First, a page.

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Posted 03-31-2022 10:15 AM
(1085 views)

Hi there,

I'm running an analysis where I am looking at weight change in a population of 9472 people. I have the equation: follow up weight - baseline weight = weight change. However, when I looked into the calculations, instead of producing exact values, SAS seems to have rounded to a similar value for a bunch of observations. For example, there is an observation that the equation is 89.813-88.45 = 1.363, but SAS rounds this to 1.3608, along with a bunch of other observations. Is there a reason it does this, and a way to make it not do this?

Thank you for the help!

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I suspect you are looking at formatted numbers, which means that they are rounded to some precision by PROC PRINT or some other SAS procedure. SAS computes numbers using double-precision computations, but it displays only a portion of the raw values. If a variable has a format, the format determines the precision. Otherwise, a default format is used.

To see more precision, use the FORMAT statement to explicitly set the format for the columns of values. For example, to get 6 decimal digits for each value, use

```
proc print data=have;
format FollowupWeight BaselineWeight DiffWeight 10.6;
var FollowupWeight BaselineWeight DiffWeight;
run;
```

If you are not using PROC PRINT but are using some other method to view the data, please specify how you are obtaining these numbers.

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I say that you should 1) provide the starting values, 2) the code you use to calculate the result, 3) the formats assigned to the variables and 4) the result that you find incorrect.

Since SAS always has a format assigned to value you need to show us the format because the values you claim in 89.813-88.45 could be rounded by the format assigned. A format of 8.3 for example will display any value between 89.8125 to 89.81349 as 89.813 and similar with that 88.45. So just typing values does not always mean the value you see is what is used by SAS as those not-displayed not-rounded decimals will be used in calculations.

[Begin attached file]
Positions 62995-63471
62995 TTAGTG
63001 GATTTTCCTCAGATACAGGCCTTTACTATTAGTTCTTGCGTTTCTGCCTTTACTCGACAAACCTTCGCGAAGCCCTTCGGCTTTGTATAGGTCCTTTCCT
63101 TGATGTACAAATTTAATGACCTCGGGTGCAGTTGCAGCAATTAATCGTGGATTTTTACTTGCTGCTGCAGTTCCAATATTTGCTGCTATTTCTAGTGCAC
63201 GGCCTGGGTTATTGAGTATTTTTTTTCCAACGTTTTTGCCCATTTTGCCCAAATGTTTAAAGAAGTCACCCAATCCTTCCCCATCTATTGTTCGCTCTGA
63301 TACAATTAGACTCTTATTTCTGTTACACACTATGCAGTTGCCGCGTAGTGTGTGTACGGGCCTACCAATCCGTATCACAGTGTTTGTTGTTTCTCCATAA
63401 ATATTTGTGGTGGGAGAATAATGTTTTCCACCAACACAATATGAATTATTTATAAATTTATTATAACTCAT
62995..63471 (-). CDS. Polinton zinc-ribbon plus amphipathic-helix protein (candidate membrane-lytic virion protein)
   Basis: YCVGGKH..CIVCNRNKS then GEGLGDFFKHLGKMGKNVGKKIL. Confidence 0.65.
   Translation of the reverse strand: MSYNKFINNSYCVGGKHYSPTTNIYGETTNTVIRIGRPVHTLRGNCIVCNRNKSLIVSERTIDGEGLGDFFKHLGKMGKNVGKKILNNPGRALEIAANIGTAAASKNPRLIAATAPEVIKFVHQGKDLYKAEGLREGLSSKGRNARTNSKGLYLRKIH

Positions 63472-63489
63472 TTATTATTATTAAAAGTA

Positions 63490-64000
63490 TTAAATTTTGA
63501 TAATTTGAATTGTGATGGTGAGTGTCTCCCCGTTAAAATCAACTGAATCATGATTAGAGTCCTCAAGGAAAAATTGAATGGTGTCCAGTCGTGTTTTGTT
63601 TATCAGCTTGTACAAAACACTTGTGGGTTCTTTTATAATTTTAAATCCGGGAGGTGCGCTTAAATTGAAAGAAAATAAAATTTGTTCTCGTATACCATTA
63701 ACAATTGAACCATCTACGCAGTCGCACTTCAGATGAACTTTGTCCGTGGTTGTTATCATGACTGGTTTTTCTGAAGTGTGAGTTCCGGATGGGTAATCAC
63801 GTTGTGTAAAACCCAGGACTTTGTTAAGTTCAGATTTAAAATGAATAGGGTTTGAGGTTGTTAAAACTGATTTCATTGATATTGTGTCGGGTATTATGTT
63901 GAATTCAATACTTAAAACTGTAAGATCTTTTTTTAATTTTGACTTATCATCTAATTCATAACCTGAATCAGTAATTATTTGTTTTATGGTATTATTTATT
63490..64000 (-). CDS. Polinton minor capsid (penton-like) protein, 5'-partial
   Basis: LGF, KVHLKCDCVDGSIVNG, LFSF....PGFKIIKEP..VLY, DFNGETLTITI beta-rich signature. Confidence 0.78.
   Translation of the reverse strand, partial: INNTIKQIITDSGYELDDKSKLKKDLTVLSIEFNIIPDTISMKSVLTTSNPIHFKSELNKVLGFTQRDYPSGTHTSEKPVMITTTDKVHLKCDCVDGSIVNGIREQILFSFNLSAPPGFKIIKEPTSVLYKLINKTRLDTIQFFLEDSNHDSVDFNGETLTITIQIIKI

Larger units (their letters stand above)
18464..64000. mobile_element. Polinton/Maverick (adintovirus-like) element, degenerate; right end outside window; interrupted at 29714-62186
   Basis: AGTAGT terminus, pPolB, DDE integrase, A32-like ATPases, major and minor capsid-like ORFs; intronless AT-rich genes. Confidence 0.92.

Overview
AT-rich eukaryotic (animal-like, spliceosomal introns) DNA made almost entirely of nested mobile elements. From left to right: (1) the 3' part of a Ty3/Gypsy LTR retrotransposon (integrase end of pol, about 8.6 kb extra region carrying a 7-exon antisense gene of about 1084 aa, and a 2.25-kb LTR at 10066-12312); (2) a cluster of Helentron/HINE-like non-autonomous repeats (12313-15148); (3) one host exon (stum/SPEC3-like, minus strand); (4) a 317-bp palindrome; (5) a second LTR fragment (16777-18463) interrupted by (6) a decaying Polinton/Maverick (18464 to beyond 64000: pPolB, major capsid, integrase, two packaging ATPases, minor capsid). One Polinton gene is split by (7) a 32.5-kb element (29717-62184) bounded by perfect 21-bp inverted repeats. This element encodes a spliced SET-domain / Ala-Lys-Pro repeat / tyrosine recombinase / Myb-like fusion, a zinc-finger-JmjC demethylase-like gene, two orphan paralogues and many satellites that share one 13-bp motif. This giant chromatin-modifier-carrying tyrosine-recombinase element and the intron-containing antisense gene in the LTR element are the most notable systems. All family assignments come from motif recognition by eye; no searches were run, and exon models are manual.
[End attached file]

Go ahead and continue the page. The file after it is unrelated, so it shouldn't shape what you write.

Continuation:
The data values should be in the form of data step code. Instructions here: https://communities.sas.com/t5/SAS-Communities-Library/How-to-create-a-data-step-version-of-your-dat... will show how to turn an existing SAS data set into data step code that can be pasted into a forum code box using the <> icon or attached as text to show exactly what you have and that we can test code against.

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I suspect you are looking at formatted numbers, which means that they are rounded to some precision by PROC PRINT or some other SAS procedure. SAS computes numbers using double-precision computations, but it displays only a portion of the raw values. If a variable has a format, the format determines the precision. Otherwise, a default format is used.

To see more precision, use the FORMAT statement to explicitly set the format for the columns of values. For example, to get 6 decimal digits for each value, use

```
proc print data=have;
format FollowupWeight BaselineWeight DiffWeight 10.6;
var FollowupWeight BaselineWeight DiffWeight;
run;
```

If you are not using PROC PRINT but are using some other method to view the data, please specify how you are obtaining these numbers.

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Here's an example that shows how a format could lead you to think that the values were miscalculated:

```
data test;
x1 = 89.813;
x2 = 88.4522;
x3 = x1 - x2;
format x2 8.2;
run;
proc print data=test;
run;
```

Result:

Beob. x1 x2 x3 1 89.813 88.45 1.3608

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How certain are you that A and B actually have EXACTLY those values?

64 data test; 65 a=89.813; 66 c=1.3608; 67 b=a-c; 68 put b= b= 8.2; 69 run; b=88.4522 b=88.45

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